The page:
ACSL4 is located at 80.5 cM, in close proximity to the most likely position of QTL for BFT identified in the INRA population. This gene showed consistent and multiple significant associations at the single SNP (data not shown) and haplotype levels in the two populations (Table 4). However it is obvious that the two ACSL4 SNPs are not the causal mutation(s) because the segregating and non-segregating F1 sows had the same SNP genotype. But their haplotypes should be linked with the causal mutation(s) because the QTL disappear when accounting for the gene haplotypes. Therefore, we cannot preclude that a polymorphism in ACSL4 mRNA sequence or its cis-acting elements may result in the QTL effects. Mercadé et al.[15] sequenced most of the region of the ACSL4 mRNA in multiple breeds, and identified 10 polymorphisms within the 3’-UTR region, all of which formed only two haplotypes. Further, they found that the haplotype 1 (DQ144454:g.2274A-2645G-2782G-2933delete-2934delete-3272-C-3590G-3591T-3862T-4074A) fixed in the MS breed was at high frequency (0.95) in the LW breed. As the MS and LW pigs were used as founders in the INRA population, these polymorphisms or haplotypes could not be responsible for our observed effects on BFT.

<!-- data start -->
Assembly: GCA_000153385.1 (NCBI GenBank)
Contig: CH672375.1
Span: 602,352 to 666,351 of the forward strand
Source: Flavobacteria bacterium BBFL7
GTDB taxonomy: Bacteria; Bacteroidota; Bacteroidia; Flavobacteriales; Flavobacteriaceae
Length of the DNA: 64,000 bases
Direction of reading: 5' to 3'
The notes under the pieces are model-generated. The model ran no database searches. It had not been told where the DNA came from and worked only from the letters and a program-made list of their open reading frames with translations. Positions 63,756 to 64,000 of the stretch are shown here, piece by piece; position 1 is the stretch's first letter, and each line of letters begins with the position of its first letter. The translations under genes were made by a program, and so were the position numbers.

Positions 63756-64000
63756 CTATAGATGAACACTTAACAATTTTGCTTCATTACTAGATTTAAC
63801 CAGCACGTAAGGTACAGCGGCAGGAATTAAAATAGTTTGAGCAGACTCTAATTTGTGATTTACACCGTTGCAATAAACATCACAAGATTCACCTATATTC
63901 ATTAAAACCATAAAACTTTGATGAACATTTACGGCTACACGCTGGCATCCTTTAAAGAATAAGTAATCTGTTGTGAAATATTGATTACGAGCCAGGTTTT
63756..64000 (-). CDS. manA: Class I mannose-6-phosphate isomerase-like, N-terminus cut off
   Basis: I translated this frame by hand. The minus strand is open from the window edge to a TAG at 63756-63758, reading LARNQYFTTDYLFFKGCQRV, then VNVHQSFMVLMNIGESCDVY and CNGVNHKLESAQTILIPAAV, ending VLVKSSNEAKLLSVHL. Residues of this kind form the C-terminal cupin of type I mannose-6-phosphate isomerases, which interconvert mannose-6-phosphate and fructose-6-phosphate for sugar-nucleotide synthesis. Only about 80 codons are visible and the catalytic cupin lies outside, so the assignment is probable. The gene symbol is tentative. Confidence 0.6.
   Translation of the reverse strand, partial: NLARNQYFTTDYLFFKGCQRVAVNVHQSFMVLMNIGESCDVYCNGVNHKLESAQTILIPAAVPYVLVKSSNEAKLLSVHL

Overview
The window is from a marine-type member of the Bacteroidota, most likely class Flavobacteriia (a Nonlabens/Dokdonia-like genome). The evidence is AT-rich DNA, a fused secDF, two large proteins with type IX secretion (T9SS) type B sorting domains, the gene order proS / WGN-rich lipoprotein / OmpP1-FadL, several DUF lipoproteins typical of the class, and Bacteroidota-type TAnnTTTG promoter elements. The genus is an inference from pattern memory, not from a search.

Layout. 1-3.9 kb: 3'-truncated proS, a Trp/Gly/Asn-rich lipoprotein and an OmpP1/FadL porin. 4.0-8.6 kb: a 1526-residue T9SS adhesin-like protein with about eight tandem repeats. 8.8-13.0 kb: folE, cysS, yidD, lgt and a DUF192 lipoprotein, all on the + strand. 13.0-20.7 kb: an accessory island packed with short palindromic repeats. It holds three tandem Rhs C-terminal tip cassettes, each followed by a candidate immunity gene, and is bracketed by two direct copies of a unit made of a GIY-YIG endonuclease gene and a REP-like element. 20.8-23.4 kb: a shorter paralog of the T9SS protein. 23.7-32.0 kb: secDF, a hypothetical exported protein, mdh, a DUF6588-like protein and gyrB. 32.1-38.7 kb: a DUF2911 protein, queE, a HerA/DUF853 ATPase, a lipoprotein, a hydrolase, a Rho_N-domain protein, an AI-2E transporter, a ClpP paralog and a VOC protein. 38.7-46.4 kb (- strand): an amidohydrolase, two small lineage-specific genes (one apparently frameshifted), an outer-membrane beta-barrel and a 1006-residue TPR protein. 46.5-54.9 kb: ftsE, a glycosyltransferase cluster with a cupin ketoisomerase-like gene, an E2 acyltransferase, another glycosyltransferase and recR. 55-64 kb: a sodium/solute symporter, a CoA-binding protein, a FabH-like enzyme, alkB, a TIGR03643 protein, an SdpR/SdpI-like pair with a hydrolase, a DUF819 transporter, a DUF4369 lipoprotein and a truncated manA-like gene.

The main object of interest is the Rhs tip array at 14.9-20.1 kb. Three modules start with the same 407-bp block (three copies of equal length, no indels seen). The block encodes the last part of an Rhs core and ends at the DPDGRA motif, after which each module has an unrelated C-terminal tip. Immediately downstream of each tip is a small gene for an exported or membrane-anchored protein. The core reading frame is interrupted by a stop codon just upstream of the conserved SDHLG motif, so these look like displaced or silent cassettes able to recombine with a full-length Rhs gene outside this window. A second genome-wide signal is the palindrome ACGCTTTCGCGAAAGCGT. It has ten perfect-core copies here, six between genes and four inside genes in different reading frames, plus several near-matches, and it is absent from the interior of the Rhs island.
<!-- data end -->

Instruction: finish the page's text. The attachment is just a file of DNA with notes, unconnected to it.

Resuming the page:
The candidate genes IRS4 and SERPINA7 are also within our refined QTL region. Previous studies [16-18] reported significant associations between the IRS4 SNPs (FN424076:g.96C > G and FN424076:g.1829T > C) and BFT, as well as between a missense mutation p.245N > H in the SERPINA7 gene and BFT. In this study, the SNP FN424076:g.96C > G can be firstly excluded as a causal mutation, because its “C” allele was the major allele in both the MS and LW founders that likely carry different QTL alleles. Furthermore, the other SNPs, like the two SNPs in ACSL4, were not co-segregating with QTL alleles between the combined families A and B, so they are unlikely to be causal mutation either.